By: Pastor Rick Whitter
HOUSTON – As a pastor of a local church for over twenty-five years, I had my share of build-ups and let-downs. Sometimes I recall the discouraging times more. I know that I was not supposed to get down because of people and circumstances, but it happens. I also know that the people who discouraged me did not always mean to do so. But it happened. The purpose of this article is to let the Saints of God in on a few things to avoid (unless you want to discourage your pastor). If you are bent on discouraging him or her, here are 5 surefire ways of doing so:
1. Be a no show at Sunday service. Vacation, kid’s sports, sleeping in … pretty much any excuse for not going to church serves as a way to frustrate a pastor. Of course, there are legitimate reasons for missing church. But the general lack of commitment to the church by members is a major source of discouragement for most pastors. Here is why: non-attendance is a statement that whatever we chose over church is simply more important to us at that time; that is discouraging to a pastor, and understandably so.
2. Don’t support the church financially. Statistics show that an overwhelming majority of church attendees give little (or nothing) to the church. Although they are limited in what they can say on this topic, pastors get upset about this for a few reasons. There are spiritual implications and consequences. Lack of generosity indicates a lack of gratitude to God. Lack of giving limits the blessings that God will provide for individuals and churches. It’s no wonder why Pastors get discouraged about this issue.
3. Don’t grow as a disciple of Christ. Good pastors will want to measure the progress of the church members. We preach, teach, pray and counsel with the goal of spiritual maturity for the people. While we see with physical eyes and spiritual growth is difficult to measure, it is frustrating to perceive people as stagnant and stuck in their relationship with Christ. It’s sometimes enough to make a pastor want to quit.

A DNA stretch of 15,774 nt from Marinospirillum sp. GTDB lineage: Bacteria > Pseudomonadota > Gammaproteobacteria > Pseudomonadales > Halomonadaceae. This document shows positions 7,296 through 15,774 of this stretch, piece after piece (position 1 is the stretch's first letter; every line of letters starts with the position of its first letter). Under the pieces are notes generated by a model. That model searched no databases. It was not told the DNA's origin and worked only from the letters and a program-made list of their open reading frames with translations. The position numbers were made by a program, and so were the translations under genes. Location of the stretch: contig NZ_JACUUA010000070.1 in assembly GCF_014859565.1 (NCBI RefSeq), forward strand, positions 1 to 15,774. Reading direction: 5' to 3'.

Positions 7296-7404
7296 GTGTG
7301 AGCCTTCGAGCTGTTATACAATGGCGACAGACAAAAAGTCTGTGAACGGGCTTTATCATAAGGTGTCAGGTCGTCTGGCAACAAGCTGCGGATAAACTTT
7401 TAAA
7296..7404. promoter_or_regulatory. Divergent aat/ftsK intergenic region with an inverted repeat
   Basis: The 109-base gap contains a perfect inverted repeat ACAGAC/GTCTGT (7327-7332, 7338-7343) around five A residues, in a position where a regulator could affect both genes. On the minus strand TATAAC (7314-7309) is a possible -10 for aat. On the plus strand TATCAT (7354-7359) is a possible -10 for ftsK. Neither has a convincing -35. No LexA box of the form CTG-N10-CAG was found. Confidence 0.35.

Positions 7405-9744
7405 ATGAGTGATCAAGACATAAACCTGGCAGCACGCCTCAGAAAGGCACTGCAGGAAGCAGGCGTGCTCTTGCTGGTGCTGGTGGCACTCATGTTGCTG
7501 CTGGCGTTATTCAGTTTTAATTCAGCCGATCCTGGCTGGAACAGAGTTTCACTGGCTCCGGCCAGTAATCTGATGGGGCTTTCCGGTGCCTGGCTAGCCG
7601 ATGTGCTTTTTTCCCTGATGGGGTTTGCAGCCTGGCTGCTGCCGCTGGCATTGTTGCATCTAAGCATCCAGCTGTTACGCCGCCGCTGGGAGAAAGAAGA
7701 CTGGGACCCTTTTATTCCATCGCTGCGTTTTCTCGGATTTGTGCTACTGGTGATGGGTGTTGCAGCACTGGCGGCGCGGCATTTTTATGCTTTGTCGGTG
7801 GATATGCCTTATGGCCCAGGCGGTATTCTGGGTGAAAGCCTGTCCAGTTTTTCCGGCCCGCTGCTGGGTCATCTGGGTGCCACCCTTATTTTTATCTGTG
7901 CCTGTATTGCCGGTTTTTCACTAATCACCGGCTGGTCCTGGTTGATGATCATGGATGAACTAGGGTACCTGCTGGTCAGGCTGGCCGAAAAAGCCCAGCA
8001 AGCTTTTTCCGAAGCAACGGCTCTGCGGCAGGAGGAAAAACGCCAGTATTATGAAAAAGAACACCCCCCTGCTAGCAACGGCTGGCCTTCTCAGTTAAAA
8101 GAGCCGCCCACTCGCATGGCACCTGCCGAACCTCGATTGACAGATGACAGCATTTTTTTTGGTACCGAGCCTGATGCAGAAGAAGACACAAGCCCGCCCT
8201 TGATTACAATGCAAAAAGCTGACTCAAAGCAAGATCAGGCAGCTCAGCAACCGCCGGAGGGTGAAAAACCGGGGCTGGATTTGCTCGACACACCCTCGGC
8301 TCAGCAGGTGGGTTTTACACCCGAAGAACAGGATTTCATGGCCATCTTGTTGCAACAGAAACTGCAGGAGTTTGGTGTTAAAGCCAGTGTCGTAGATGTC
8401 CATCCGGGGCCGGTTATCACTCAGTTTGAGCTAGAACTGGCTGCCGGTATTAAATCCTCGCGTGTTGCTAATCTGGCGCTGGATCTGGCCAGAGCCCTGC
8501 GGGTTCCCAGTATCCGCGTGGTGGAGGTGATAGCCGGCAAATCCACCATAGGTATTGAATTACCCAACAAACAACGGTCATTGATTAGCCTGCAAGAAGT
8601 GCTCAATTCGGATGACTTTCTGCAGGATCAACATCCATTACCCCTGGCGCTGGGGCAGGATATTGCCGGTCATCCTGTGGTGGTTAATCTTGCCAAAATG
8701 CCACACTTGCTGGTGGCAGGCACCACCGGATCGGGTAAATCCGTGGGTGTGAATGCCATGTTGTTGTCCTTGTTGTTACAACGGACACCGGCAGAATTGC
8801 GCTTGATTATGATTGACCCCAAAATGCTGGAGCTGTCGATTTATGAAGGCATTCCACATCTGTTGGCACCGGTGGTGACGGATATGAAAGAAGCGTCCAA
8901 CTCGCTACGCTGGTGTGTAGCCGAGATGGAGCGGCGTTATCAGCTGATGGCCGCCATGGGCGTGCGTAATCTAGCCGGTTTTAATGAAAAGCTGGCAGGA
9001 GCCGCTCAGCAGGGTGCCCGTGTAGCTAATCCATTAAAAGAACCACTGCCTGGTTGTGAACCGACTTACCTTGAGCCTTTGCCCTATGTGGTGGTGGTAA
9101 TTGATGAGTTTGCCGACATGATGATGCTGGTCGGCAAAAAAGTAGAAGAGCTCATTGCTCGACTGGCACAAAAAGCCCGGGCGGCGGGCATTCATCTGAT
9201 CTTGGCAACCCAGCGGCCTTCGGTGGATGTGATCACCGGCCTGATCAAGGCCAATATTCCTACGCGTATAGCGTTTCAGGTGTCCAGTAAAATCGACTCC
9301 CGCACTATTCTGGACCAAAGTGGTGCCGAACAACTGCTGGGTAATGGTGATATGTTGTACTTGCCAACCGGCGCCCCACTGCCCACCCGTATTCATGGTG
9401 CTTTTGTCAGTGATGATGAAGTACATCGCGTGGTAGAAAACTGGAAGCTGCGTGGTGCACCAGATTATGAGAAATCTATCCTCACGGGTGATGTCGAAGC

4. Fight progress and growth; refuse to accept change in the church; don’t welcome new people into the church. I once had a church member say to me of our church, “the smaller, the better.” Spiritual leaders take people on a journey. They are assigned by God to move people toward God. They discover where the church is and where God wants to take it. There is no such thing as a leader who remains motionless. When God places a vision for growth in the heart of a leader, it can be devastating if people refuse to go. Certainly, there are many conditions that are required which pastors must observe. They must earn the trust of the people and be able to discern the direction of the Spirit. But once this is realized, the refusal of participation by church members is one of the greatest sources of frustration that a pastor can experience.
5. Leave the church. Although many people approach church as consumers and change every time something happens that they don’t like, the pastor’s hope for more dedication. When someone leaves the church, it hurts personally. It is rejection. Pastors suffer when people leave. The list could go on… Most people don’t want to hurt their pastor; I hope you don’t. But please don’t overlook the possibility that you may be doing so inadvertently.